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ZOOM OUT

There’s no reason to use Zoom for everything

Reuters/Alessandro Garofalo
Zoom isn't the perfect platform for every scenario.
Published

From “Zoom happy hours” to “Zoom hangovers” to “Zoom dates,” a new brand has entered the cultural lexicon.

As billions of people were confined to their homes earlier this year, Zoom stood out because it was easy to use and everyone knew someone who used it. Unlike Skype or Facetime or WhatsApp or numerous other platforms that offer video calls, you didn’t have to sign up for an account, download an app, or own a particular device to use Zoom. Joining a call was as easy as clicking on a link. The platform’s timely decision to lift the 40-minute minute meeting limit for schools around the world further expanded its reach. Just as many US doctors shifted to telehealth appointments, the service, which was also compliant with US healthcare privacy regulations, became an attractive option.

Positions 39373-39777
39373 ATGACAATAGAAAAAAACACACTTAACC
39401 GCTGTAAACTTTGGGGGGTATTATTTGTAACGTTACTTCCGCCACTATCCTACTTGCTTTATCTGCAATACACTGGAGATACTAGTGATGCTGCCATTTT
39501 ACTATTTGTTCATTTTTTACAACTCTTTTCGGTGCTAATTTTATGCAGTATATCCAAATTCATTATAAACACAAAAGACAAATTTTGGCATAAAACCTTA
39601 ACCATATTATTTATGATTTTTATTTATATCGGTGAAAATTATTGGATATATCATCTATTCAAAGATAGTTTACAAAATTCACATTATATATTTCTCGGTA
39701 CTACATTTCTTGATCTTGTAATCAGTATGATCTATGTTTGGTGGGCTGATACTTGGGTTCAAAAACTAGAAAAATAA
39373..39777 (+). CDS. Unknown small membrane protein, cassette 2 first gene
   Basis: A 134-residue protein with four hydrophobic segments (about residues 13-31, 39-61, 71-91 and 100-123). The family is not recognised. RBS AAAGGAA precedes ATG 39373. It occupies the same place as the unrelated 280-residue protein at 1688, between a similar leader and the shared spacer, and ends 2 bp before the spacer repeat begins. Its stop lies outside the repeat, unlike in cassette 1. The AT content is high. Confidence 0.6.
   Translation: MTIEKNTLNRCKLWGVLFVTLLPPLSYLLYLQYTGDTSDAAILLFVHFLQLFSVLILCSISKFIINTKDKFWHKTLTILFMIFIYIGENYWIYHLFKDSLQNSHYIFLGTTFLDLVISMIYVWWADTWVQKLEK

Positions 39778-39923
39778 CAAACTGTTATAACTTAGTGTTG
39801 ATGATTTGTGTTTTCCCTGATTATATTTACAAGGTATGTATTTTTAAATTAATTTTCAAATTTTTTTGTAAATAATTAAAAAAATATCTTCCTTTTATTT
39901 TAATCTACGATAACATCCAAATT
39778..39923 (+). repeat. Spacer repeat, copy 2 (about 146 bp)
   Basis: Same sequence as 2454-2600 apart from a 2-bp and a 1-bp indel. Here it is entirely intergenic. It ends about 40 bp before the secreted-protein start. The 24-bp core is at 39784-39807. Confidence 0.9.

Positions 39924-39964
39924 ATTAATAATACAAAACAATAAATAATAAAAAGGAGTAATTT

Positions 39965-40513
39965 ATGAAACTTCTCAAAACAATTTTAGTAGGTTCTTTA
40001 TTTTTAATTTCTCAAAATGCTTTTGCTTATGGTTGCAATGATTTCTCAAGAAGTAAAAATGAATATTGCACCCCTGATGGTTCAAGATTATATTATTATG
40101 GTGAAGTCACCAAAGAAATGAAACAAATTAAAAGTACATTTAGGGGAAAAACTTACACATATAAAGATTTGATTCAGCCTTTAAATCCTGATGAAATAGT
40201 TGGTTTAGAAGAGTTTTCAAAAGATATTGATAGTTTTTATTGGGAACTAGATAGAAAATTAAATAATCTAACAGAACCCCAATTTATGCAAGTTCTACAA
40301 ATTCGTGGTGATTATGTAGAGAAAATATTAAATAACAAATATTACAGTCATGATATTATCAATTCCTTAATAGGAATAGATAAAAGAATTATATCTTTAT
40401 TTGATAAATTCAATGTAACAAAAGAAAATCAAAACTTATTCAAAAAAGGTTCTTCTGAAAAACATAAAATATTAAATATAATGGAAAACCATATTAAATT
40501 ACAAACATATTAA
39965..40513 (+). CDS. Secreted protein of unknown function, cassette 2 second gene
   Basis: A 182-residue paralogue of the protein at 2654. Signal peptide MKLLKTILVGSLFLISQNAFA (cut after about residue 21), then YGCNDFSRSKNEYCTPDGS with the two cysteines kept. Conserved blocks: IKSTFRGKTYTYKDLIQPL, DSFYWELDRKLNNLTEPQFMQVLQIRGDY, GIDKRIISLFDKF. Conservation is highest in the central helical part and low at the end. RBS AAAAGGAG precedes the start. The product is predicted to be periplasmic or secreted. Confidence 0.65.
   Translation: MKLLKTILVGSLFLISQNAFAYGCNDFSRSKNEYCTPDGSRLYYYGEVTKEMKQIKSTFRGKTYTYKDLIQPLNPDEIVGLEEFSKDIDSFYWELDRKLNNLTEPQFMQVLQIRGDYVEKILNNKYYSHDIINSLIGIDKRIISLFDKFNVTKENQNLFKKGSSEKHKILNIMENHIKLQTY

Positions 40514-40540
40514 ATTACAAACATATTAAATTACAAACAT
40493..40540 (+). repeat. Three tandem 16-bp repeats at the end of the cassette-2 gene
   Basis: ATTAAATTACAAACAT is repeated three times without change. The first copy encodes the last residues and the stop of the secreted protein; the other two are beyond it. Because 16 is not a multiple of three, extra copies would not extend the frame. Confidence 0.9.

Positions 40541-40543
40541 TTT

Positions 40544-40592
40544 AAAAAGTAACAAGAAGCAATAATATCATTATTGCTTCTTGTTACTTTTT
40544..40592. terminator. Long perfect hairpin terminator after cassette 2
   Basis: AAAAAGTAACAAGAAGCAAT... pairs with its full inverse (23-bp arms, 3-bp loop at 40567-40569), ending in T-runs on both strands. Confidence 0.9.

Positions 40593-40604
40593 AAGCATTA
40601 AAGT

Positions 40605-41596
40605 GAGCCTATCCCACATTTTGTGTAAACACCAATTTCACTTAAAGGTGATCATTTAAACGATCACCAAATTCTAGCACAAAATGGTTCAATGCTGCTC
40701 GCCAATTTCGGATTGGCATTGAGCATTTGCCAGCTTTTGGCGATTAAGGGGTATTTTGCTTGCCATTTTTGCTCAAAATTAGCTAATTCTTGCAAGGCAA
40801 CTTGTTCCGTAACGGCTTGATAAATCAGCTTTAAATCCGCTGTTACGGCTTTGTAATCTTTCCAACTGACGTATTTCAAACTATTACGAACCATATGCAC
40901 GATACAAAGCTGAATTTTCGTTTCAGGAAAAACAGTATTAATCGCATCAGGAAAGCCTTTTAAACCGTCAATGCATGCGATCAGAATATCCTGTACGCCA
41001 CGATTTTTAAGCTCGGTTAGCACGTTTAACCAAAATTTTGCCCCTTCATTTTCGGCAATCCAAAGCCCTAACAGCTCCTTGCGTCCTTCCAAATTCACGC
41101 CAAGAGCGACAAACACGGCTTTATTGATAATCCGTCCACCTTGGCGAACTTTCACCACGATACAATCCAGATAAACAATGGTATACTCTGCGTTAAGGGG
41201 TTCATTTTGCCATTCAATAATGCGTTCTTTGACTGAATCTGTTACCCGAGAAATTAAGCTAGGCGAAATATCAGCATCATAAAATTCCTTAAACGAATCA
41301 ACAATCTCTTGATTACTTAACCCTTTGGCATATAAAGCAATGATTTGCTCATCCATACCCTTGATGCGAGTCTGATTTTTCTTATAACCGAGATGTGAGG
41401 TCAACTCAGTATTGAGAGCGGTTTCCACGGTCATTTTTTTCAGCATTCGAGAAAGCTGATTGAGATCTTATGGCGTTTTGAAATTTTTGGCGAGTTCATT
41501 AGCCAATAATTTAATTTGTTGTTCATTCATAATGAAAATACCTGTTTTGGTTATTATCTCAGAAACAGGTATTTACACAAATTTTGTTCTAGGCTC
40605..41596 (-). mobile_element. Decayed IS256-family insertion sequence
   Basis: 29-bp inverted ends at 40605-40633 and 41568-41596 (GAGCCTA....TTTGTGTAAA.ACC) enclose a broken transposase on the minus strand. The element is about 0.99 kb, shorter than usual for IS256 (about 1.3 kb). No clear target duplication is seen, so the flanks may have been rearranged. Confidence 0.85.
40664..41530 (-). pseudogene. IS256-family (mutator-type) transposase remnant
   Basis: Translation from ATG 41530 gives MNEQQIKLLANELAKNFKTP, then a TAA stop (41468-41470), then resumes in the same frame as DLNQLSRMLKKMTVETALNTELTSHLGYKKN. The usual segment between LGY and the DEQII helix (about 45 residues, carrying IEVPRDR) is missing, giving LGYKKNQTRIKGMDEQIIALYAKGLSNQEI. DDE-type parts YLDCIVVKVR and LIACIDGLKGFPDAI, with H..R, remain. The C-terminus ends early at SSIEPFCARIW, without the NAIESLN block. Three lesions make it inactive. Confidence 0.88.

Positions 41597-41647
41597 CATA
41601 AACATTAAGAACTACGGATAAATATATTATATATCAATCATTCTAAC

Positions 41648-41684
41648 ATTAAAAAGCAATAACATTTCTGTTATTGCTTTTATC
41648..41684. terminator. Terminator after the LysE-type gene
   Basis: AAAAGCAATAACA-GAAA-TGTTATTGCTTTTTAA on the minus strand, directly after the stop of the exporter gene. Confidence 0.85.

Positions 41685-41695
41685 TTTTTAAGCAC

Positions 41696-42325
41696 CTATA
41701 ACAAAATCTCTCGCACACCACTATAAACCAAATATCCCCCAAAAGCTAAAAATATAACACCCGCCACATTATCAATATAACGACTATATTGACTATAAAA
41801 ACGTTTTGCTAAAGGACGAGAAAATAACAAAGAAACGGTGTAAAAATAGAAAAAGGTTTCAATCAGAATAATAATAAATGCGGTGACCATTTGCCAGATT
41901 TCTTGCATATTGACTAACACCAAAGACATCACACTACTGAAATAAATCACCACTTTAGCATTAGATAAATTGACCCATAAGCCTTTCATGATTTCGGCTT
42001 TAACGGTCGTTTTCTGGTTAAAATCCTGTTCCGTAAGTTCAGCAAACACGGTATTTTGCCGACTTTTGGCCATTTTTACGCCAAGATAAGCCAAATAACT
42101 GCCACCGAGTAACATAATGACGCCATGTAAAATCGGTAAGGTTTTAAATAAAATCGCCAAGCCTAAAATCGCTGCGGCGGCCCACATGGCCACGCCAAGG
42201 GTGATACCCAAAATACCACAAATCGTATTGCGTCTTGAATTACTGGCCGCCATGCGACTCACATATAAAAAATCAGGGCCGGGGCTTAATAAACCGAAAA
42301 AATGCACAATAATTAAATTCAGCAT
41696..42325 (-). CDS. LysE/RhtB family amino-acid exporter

But while Zoom may be well-situated to be the reigning video chat platform of the pandemic, it’s not the only option and it’s not right for everything.

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